We often concern ourselves with the amount of calories in our foods, but what about in our drinks? When calorie-counting, are you accounting for the 140 calories in the orange juice you had with your breakfast this morning? Or the 150 calories of whole milk you added to your cereal?

Fruit juices, caffeinated beverages, alcohol, and milk are all sources of liquid calories, that, when accumulated, account for much of our daily caloric intake.

The following breaks down and puts into perspective how much these beverages add to our daily calorie consumption, and offers some alternatives.




Juices: Fruit juices most often contain high levels of sugar and high fructose corn syrup, which helps to rack up the calories without providing sufficient nutrients. Instead, try throwing fruits into a blender and creating your own juices, or simply having a piece of fruit.

Coffee/Tea: There’s not much wrong with a cup of black coffee or pure tea, but add a few packs of sugar, some milk and cream, and the calorie count rises. For example, a mocha frappaccino at Starbucks consists of rich mocha-flavored sauce, milk and sweetened whipped cream, adding up to 400 calories. That’ll cost you a 3.5-mile run to burn off in its entirety.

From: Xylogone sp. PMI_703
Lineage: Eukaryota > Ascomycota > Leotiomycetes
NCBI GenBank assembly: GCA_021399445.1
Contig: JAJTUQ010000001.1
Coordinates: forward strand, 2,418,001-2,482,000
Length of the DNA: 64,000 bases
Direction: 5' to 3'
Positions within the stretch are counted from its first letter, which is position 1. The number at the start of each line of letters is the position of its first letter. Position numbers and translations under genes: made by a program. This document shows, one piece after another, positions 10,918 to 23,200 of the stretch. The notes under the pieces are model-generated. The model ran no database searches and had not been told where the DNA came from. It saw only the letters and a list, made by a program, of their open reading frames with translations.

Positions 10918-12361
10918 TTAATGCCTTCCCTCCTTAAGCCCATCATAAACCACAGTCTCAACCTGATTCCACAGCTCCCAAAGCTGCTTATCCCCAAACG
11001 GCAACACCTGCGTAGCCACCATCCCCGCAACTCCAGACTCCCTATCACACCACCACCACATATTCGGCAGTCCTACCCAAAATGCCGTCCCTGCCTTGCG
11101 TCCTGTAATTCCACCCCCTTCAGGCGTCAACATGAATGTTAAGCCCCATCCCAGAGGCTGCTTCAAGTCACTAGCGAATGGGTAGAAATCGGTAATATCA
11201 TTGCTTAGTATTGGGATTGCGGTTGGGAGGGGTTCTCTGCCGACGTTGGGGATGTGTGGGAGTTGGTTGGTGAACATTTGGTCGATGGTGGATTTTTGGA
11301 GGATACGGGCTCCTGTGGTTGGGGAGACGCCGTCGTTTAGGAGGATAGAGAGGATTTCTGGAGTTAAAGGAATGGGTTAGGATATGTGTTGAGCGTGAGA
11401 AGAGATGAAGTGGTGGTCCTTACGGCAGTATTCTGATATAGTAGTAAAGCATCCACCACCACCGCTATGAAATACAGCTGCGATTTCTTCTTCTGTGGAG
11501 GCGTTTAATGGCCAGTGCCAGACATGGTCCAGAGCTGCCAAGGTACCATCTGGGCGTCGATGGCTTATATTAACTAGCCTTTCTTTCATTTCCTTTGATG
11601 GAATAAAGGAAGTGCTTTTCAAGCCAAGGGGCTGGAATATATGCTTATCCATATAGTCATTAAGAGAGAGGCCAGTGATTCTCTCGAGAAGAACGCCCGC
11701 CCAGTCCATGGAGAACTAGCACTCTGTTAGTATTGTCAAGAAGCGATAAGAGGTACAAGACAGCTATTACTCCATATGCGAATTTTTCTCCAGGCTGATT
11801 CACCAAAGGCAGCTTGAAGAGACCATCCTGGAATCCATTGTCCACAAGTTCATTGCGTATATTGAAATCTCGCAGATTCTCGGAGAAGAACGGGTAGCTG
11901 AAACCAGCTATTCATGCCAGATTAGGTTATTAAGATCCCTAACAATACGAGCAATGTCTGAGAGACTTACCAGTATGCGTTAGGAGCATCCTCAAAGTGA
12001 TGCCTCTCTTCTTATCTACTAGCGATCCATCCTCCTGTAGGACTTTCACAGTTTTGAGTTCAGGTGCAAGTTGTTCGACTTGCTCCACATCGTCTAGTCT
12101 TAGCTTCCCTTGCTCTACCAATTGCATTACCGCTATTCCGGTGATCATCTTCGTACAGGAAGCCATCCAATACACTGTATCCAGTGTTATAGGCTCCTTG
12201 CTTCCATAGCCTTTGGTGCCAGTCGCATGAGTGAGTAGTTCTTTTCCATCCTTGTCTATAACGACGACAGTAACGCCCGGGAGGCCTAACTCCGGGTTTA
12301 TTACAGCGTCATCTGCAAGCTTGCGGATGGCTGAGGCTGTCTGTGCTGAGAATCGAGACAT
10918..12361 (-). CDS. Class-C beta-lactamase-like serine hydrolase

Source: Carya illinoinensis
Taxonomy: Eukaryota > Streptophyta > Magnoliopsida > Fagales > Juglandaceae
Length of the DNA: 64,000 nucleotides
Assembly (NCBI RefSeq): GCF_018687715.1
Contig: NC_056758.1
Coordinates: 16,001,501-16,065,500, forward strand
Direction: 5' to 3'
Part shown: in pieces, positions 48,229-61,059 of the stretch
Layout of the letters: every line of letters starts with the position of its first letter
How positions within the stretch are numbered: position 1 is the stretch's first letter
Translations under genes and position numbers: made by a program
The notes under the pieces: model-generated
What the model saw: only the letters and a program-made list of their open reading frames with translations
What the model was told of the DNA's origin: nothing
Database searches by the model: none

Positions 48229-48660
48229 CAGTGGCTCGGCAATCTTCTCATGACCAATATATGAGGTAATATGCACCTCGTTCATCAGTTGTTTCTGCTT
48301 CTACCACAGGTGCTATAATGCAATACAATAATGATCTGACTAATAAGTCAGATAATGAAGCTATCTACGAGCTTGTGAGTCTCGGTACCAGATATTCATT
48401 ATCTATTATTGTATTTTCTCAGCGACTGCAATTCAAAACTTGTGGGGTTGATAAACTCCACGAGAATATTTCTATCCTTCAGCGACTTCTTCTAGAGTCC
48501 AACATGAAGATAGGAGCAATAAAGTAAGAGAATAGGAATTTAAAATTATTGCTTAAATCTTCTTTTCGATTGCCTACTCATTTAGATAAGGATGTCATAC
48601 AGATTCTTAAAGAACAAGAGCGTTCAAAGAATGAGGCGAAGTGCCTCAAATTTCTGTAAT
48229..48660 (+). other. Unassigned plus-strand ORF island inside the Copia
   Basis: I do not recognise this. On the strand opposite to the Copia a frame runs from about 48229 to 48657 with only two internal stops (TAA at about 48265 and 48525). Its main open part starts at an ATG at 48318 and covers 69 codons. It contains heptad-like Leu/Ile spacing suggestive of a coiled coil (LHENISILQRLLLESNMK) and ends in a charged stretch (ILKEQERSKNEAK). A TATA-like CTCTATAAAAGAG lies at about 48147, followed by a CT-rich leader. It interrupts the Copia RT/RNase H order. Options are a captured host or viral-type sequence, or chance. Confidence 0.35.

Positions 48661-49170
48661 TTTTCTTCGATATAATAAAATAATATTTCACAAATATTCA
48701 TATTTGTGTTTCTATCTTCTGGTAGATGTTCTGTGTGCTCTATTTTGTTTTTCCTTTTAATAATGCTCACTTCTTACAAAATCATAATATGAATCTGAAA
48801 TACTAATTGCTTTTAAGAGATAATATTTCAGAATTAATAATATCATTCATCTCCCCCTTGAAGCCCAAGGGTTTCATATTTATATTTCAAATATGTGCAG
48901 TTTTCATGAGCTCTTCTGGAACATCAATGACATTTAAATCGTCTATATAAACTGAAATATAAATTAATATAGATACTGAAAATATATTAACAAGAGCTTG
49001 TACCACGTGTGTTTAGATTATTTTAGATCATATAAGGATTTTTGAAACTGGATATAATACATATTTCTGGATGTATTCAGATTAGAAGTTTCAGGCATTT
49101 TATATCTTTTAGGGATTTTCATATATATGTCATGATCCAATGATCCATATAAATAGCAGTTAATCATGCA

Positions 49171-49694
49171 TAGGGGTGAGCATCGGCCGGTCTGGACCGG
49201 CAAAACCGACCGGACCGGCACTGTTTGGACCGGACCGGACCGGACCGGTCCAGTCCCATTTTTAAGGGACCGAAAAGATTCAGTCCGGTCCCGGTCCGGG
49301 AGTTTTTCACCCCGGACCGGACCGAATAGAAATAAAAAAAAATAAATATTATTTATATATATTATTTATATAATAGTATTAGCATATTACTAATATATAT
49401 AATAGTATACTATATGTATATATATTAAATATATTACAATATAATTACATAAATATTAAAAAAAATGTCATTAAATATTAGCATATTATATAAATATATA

Sports drinks such as Gatorade may be useful for athletes to power up after team practice, as it’s filled with 50 calories, electrodes and carbohydrates, but for a non-athlete, water is sufficient for rehydration.

Alcohol: One serving of beer contains between 120 and 170 calories. This can add up when consuming several servings in one sitting. Hard liquor can compete, as one shot of 40% Vodka contains 56 calories and one shot of Smirnoff contains 78 calories. When mixed into fruit juices, one drink can have about 170 calories. A couple drinks and handfuls of chaser foods later, you’ve probably exceeded your intended daily caloric intake, especially if drinking after dinner.

Milk: Although milk is an essential source of calcium, protein and Vitamin D, a serving of whole milk has 150 calories. Therefore, opt for low-fat or fat-free milk.


We’ve seen how liquid calories can add up quick, so be wise with your beverage choices, and during a meal, stick to non-caloric drinks such as water or pure tea.



Sources: Lose it For the Last TimeFitDayCalorieCountHarvard School of Public Health

Categories: Nutrition

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